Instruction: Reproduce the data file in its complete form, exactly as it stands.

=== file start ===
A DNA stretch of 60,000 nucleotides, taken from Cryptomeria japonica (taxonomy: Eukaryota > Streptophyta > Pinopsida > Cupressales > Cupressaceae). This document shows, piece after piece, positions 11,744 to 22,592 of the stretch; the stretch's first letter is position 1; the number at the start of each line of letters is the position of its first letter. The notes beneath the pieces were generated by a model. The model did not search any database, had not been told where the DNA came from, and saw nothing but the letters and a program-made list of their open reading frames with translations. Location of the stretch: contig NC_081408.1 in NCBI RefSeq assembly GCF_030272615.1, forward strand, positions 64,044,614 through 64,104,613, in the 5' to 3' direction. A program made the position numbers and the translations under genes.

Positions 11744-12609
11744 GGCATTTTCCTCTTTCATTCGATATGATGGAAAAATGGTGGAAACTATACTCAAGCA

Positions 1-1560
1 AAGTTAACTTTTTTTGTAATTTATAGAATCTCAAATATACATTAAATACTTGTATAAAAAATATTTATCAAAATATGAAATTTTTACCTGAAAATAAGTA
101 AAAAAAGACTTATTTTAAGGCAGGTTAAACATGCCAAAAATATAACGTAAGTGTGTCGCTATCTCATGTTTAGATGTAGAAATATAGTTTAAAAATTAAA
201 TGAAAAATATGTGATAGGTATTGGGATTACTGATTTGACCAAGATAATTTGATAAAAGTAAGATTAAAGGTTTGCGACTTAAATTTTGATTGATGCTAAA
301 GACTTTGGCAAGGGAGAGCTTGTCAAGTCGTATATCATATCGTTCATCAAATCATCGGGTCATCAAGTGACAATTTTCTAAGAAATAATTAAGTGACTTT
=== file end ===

A DNA stretch of 60,000 nucleotides, taken from Cryptomeria japonica (taxonomy: Eukaryota > Streptophyta > Pinopsida > Cupressales > Cupressaceae). This document shows, piece after piece, positions 11,744 to 22,592 of the stretch; the stretch's first letter is position 1; the number at the start of each line of letters is the position of its first letter. The notes beneath the pieces were generated by a model. The model did not search any database, had not been told where the DNA came from, and saw nothing but the letters and a program-made list of their open reading frames with translations. Location of the stretch: contig NC_081408.1 in NCBI RefSeq assembly GCF_030272615.1, forward strand, positions 64,044,614 through 64,104,613, in the 5' to 3' direction. A program made the position numbers and the translations under genes.

Positions 11744-12609
11744 GGCATTTTCCTCTTTCATTCGATATGATGGAAAAATGGTGGAAACTATACTCAAGCA

Positions 1-1560
1 AAGTTAACTTTTTTTGTAATTTATAGAATCTCAAATATACATTAAATACTTGTATAAAAAATATTTATCAAAATATGAAATTTTTACCTGAAAATAAGTA
101 AAAAAAGACTTATTTTAAGGCAGGTTAAACATGCCAAAAATATAACGTAAGTGTGTCGCTATCTCATGTTTAGATGTAGAAATATAGTTTAAAAATTAAA
201 TGAAAAATATGTGATAGGTATTGGGATTACTGATTTGACCAAGATAATTTGATAAAAGTAAGATTAAAGGTTTGCGACTTAAATTTTGATTGATGCTAAA
301 GACTTTGGCAAGGGAGAGCTTGTCAAGTCGTATATCATATCGTTCATCAAATCATCGGGTCATCAAGTGACAATTTTCTAAGAAATAATTAAGTGACTTT